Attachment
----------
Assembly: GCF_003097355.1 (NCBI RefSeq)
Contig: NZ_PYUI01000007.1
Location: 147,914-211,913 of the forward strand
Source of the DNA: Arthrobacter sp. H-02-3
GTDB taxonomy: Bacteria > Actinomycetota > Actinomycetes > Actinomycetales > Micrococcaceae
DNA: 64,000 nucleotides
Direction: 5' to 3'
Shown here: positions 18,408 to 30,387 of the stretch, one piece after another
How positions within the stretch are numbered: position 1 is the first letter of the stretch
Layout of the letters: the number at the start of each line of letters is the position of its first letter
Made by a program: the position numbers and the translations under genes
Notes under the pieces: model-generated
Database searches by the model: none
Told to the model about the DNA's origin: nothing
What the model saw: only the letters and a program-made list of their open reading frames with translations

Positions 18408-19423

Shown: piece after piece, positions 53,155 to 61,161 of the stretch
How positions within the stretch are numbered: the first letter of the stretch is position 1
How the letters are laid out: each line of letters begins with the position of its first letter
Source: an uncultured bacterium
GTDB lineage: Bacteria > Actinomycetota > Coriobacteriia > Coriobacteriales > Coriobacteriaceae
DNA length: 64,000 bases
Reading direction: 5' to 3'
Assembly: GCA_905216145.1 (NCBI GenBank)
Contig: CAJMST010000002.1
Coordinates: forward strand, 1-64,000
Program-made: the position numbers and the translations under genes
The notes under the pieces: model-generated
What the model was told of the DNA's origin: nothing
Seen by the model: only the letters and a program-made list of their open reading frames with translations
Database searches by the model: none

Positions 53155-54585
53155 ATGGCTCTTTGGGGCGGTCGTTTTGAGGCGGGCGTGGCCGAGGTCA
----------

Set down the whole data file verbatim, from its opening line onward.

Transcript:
Assembly: GCF_003097355.1 (NCBI RefSeq)
Contig: NZ_PYUI01000007.1
Location: 147,914-211,913 of the forward strand
Source of the DNA: Arthrobacter sp. H-02-3
GTDB taxonomy: Bacteria > Actinomycetota > Actinomycetes > Actinomycetales > Micrococcaceae
DNA: 64,000 nucleotides
Direction: 5' to 3'
Shown here: positions 18,408 to 30,387 of the stretch, one piece after another
How positions within the stretch are numbered: position 1 is the first letter of the stretch
Layout of the letters: the number at the start of each line of letters is the position of its first letter
Made by a program: the position numbers and the translations under genes
Notes under the pieces: model-generated
Database searches by the model: none
Told to the model about the DNA's origin: nothing
What the model saw: only the letters and a program-made list of their open reading frames with translations

Positions 18408-19423

Shown: piece after piece, positions 53,155 to 61,161 of the stretch
How positions within the stretch are numbered: the first letter of the stretch is position 1
How the letters are laid out: each line of letters begins with the position of its first letter
Source: an uncultured bacterium
GTDB lineage: Bacteria > Actinomycetota > Coriobacteriia > Coriobacteriales > Coriobacteriaceae
DNA length: 64,000 bases
Reading direction: 5' to 3'
Assembly: GCA_905216145.1 (NCBI GenBank)
Contig: CAJMST010000002.1
Coordinates: forward strand, 1-64,000
Program-made: the position numbers and the translations under genes
The notes under the pieces: model-generated
What the model was told of the DNA's origin: nothing
Seen by the model: only the letters and a program-made list of their open reading frames with translations
Database searches by the model: none

Positions 53155-54585
53155 ATGGCTCTTTGGGGCGGTCGTTTTGAGGCGGGCGTGGCCGAGGTCA